What exactly is fractional distillation?

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Could someone please explain fractional distillation? I find it really confusing to understand.
Thanks!
 

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  • #2
berkeman
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Could someone please explain fractional distillation? I find it really confusing to understand.
Thanks!
What specific questions do you have when reading introductory articles like the one at Wikipedia? Is it the function of the column that is confusing?

https://en.wikipedia.org/wiki/Fractional_distillation

1581773941260.png
 
  • #3
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What specific questions do you have when reading introductory articles like the one at Wikipedia? Is it the function of the column that is confusing?

https://en.wikipedia.org/wiki/Fractional_distillation

View attachment 257118
It says that there is a temperature gradient in the fractional column. So the component with higher boiling point condenses before the one with a lower boiling point as it rises up the column. This condensation and vapourization occur and gradually they are separated.
But how does it reach the top i.e, the condenser?
 
  • #4
hutchphd
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This works like an old "single pipe" steam radiator in a house. The condensation pulls vapor that is pushed by the boiler. The vapor necessarily comes from the cooler top of the distillation column (which will gradually get hotter as the batch is fractionally evaporated)
 
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DaveE
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But how does it reach the top i.e, the condenser?
The basic source of movement is the boiling in the flask. When liquids are vaporized they expand greatly, so there is a net flow away from the flask. The distillation process is a selection of which molecules travel farthest in a decreasing temperature environment to get out to the condenser. Some will condense back to liquid in the column and fall back into the flask. Note that if the temperature at the top of the column is cold enough that everything re-condenses, then there will be no net flow out to the condenser.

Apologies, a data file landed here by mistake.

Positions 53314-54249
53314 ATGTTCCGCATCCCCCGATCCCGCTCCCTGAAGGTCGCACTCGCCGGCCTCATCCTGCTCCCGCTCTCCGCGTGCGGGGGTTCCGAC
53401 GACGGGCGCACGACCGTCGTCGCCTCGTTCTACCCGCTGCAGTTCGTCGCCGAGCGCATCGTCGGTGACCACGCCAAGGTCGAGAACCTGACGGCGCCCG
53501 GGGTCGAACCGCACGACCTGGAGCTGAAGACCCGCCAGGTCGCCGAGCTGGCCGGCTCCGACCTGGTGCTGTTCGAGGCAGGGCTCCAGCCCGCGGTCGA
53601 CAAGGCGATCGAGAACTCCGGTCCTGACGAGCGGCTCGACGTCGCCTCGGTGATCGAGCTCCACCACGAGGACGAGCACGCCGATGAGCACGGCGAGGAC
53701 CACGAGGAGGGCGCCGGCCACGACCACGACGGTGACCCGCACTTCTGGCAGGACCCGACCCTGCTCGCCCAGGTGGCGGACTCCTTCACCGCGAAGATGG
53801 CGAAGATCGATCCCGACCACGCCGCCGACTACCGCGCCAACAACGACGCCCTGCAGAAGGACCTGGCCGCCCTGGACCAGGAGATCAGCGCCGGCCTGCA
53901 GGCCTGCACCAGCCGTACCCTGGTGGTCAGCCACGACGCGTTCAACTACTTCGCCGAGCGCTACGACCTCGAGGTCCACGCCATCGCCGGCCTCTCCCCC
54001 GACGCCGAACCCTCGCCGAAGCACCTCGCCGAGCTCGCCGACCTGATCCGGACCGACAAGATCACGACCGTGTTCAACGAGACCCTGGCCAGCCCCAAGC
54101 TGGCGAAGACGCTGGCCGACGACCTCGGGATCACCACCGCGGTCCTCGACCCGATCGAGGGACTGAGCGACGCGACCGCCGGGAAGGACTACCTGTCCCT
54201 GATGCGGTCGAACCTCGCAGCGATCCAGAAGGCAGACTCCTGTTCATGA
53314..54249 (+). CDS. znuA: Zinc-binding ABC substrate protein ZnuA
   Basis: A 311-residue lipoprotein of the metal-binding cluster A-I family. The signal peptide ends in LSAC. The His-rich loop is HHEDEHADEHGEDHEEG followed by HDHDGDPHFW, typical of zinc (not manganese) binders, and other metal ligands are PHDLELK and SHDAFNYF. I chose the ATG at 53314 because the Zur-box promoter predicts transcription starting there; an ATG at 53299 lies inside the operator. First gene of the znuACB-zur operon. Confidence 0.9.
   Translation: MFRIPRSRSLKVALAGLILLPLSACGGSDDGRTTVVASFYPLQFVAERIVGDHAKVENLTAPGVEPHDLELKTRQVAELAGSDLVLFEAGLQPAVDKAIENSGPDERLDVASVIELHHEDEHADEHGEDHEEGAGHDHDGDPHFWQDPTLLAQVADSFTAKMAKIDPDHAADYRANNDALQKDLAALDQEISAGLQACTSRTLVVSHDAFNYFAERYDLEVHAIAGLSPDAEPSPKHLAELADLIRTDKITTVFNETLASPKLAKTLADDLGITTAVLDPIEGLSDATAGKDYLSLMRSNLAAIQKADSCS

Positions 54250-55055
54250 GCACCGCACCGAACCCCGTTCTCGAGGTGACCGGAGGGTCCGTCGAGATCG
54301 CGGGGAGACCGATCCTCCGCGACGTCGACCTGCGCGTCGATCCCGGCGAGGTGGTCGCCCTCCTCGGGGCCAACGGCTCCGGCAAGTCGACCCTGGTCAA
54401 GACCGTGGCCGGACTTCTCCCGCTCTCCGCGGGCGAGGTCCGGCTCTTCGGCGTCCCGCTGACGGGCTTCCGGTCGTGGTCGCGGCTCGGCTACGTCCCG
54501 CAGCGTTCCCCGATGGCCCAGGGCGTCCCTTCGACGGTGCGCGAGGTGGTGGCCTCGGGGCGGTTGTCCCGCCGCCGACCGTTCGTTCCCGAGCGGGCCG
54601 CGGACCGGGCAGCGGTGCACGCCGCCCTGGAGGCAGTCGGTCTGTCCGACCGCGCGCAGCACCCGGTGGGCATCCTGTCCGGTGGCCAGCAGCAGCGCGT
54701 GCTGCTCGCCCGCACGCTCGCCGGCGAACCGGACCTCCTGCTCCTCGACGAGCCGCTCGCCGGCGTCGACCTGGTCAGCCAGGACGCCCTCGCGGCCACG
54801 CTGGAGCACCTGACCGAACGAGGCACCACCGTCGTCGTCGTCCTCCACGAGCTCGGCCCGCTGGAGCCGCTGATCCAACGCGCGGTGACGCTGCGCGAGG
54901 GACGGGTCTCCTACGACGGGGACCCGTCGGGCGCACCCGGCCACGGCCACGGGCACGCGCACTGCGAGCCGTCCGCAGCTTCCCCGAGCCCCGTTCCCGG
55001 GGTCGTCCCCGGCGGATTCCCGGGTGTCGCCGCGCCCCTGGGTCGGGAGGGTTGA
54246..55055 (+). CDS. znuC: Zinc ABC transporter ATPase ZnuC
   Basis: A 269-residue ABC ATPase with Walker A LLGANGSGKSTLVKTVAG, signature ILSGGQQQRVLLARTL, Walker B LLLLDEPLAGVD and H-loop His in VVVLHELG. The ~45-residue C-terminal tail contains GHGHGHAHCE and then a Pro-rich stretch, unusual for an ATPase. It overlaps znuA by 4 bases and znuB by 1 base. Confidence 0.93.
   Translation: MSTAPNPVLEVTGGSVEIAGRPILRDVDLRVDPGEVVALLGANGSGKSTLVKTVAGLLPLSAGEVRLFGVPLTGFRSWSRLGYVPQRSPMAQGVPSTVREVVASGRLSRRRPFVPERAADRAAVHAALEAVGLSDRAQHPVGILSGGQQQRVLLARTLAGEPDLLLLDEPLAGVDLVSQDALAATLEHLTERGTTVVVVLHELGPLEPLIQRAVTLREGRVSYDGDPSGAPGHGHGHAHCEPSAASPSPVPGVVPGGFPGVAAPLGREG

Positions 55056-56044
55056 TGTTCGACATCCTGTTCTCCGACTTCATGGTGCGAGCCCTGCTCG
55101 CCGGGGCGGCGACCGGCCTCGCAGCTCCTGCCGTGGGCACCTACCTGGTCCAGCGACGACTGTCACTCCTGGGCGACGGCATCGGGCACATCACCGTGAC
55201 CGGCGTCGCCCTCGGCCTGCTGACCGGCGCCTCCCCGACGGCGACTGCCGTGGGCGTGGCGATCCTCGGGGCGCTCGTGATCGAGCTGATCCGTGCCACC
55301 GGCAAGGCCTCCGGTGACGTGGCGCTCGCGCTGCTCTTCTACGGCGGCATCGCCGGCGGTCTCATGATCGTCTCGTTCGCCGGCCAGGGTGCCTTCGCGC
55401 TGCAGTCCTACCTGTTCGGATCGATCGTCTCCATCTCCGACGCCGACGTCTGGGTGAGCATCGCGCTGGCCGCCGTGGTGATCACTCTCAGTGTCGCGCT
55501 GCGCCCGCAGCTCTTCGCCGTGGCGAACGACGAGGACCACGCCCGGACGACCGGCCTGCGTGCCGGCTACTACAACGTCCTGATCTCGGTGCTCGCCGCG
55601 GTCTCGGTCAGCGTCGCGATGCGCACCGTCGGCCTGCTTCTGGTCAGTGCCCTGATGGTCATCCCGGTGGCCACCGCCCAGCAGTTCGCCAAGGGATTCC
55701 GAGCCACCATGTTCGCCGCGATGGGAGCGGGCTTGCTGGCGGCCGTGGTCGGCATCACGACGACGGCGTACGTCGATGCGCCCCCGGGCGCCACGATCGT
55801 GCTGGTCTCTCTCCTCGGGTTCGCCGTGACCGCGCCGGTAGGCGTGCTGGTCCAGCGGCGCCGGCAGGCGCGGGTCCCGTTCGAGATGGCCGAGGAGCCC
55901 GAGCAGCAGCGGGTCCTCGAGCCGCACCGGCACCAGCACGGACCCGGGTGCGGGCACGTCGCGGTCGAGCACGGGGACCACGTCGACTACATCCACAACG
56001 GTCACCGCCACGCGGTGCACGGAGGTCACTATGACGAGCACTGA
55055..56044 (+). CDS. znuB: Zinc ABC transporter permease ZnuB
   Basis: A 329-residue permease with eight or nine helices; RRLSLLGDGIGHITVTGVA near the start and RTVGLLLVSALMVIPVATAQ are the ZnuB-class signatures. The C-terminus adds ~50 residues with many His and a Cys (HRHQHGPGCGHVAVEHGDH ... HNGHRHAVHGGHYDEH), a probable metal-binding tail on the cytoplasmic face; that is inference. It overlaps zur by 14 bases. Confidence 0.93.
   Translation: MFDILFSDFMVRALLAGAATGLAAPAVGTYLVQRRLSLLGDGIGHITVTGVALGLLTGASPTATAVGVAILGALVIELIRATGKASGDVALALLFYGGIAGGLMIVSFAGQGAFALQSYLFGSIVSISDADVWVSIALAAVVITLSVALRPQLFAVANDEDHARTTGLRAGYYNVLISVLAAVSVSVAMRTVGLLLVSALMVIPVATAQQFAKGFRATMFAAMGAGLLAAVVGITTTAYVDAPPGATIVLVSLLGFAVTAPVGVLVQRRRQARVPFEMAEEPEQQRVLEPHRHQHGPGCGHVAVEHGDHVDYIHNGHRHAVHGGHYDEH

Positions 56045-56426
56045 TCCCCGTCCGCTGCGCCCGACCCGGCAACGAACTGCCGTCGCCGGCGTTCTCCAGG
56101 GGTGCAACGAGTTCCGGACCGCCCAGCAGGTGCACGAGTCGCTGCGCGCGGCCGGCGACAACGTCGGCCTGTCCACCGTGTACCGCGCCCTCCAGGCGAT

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chemisttree
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This works like an old "single pipe" steam radiator in a house. The condensation pulls vapor that is pushed by the boiler. The vapor necessarily comes from the cooler top of the distillation column (which will gradually get hotter as the batch is fractionally evaporated)
Nah!
 
  • #7
chemisttree
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The mixture of compounds in the pot boils. The vapor is enriched in the lowest boiling component. It rises into the column and condenses. This droplet of condensate does not have the same composition as the pot it just left; it is enriched in the lowest boiling component.

The boiling point of this new drop of condensate is a bit lower, closer to the BP of the lowest boiling component. It starts on its way back to the pot but it is blasted by the hot vapor rising from the pot and itself begins to boil. The vapor from that first drop of condensate is further enriched in the lowest boiling component and moves even further up the column until it condenses.

This second drop of condensate has a different composition than both the pot and the first drop of condensate. Its boiling point is even lower and closer to the BP of the lowest boiling component. It too starts back down toward the pot but it is blasted by hot vapor rising from below and then it boils too. Its BP is lower than both the pot and the first drop of condensate just below it in the column.

A series of these boiling, movement upwards and condensations occurs until we run out of length of fractionating column and the next drop falls over into cooled condensation column and runs downward, this time into the receiver. Hopefully, the fractionating column was long enough to nearly completely isolate the lowest boiling component.

Its BP will register on the column’s thermometer and is lower than the temperature of the pot and all of the fractions condensing below it in the column.
Each of these boiling/condensation events is referred to as a “theoretical plate”. Fractionating columns should have many theoretical plates and putting high surface area stuff into it tends to increase the theoretical plates.
 
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